Estate Planning with Carried Interest: The Last Frontier of Favorable Tax Treatment for Fund Managers?

I. Overview of Private Investment Funds and Carried Interest

Although brought to the spotlight in the last presidential election, favorable income tax attributes available to “carried interest” have been under attack for some time. Various forms of legislation have been proposed to curb the favorable income tax treatment afforded to carried interest. However, managers of private investment funds, which can encompass everything from real estate funds to venture capitalist funds, should consider the estate planning opportunities associated with carried interest.

Managers of private investment funds receive two forms of compensation: a management fee for managing the fund (frequently 2% of the value of the fund’s assets) plus carried interest. Carried interest is the portion of a private investment fund’s profits that are allocated to the fund manager for achieving certain rates of return on the underlying assets of the fund. Fund managers often hold the carried interest in a general partnership that also owns a capital interest in the fund.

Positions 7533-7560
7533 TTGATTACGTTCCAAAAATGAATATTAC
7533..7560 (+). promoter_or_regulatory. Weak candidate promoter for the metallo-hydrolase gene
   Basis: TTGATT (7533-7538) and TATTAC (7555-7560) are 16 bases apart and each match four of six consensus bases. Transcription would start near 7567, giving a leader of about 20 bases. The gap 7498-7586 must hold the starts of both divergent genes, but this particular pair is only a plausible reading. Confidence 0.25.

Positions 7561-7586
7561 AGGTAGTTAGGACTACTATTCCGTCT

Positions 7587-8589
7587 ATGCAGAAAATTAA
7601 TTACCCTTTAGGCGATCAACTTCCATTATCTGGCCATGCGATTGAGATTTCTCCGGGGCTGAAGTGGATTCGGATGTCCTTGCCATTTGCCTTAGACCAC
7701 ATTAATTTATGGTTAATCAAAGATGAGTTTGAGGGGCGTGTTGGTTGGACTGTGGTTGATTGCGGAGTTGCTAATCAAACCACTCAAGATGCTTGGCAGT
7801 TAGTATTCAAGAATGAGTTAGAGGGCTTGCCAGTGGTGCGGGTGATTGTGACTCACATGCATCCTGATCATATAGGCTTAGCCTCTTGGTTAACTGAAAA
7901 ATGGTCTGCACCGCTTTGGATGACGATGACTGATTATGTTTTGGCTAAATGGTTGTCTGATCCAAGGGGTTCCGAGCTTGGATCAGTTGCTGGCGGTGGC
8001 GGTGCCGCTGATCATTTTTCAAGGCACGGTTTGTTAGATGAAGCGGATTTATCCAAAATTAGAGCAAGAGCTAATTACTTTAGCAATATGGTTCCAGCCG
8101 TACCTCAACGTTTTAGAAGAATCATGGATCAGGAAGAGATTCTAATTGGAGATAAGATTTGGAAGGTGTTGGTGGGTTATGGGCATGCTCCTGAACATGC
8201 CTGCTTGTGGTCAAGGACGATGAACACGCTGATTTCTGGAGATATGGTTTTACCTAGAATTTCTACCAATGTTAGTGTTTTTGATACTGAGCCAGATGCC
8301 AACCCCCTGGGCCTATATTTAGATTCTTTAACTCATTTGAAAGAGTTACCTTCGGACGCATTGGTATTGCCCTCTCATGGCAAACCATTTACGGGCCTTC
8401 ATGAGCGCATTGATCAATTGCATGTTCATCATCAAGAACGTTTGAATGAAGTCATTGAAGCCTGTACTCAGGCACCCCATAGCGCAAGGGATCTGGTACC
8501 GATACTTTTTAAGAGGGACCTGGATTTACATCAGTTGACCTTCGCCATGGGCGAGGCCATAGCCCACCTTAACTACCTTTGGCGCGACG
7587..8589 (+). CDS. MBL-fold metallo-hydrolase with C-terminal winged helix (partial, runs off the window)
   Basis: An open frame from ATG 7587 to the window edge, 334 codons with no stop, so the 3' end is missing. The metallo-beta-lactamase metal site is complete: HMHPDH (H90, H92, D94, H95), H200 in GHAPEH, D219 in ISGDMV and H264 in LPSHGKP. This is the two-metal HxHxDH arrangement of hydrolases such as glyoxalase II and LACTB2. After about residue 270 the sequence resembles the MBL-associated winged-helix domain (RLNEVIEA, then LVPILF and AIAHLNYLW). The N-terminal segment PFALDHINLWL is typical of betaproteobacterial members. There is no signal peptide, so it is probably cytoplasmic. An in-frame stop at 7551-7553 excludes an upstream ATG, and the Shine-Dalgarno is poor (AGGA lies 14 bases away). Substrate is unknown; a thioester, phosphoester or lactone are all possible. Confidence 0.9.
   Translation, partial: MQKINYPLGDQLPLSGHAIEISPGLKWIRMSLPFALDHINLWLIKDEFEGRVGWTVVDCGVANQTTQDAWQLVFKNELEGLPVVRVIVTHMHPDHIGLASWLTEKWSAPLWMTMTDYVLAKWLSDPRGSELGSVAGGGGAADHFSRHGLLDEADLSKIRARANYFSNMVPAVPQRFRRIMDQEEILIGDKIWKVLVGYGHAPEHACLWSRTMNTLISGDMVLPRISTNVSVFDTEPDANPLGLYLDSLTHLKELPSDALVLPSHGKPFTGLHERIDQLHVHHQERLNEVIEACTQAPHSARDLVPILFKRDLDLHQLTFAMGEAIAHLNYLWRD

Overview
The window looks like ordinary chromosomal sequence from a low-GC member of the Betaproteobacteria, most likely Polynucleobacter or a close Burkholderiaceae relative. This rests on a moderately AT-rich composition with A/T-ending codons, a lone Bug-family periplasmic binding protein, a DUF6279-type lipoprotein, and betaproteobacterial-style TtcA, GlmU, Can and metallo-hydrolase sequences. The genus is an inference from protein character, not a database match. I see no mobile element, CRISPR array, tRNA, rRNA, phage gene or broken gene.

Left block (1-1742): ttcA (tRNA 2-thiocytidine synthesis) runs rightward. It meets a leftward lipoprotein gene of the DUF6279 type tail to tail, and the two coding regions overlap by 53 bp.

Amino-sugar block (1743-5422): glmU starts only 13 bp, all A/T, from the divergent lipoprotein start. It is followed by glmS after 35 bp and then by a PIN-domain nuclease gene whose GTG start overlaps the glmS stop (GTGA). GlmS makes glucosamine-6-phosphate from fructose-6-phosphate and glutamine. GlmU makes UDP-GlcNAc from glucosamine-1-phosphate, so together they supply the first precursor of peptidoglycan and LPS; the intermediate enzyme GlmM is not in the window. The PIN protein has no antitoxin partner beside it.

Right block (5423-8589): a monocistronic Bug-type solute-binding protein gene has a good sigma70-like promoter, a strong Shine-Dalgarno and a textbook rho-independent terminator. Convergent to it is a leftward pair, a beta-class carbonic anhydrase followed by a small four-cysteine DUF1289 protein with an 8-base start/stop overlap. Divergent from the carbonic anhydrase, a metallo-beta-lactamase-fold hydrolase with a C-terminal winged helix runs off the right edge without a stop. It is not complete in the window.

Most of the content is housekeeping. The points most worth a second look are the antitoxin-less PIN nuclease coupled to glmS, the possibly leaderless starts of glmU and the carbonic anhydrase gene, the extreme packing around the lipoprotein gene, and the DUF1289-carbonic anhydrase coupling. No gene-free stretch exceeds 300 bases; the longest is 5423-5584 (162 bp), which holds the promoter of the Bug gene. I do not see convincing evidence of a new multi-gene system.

The management fee is taxed to the fund managers as ordinary income, typically at a top rate. The carried interest is a “profit interest” in the fund’s underlying assets. This income flows through to the fund managers, but the character of the income is determined by the underlying assets in the fund and may be taxed at the favorable capital gains rate. The carried interest is capable of enormous appreciation depending on the performance of the fund, which allows fund managers to significantly reduce their effective income tax on their interests in the fund.

II. Making Gifts of Carried Interest

A primary goal of estate and succession planning is to remove substantial appreciation from the client’s estate before the appreciation occurs. Because the carried interest is a profit interest—an interest in a contingent future return—the value of the carried interest is generally relatively low in the beginning stages of a private investment fund but may appreciate exponentially compared to the initial value. The issue, of course, becomes how to effectively remove the potential appreciation in the carried interest from the client’s estate.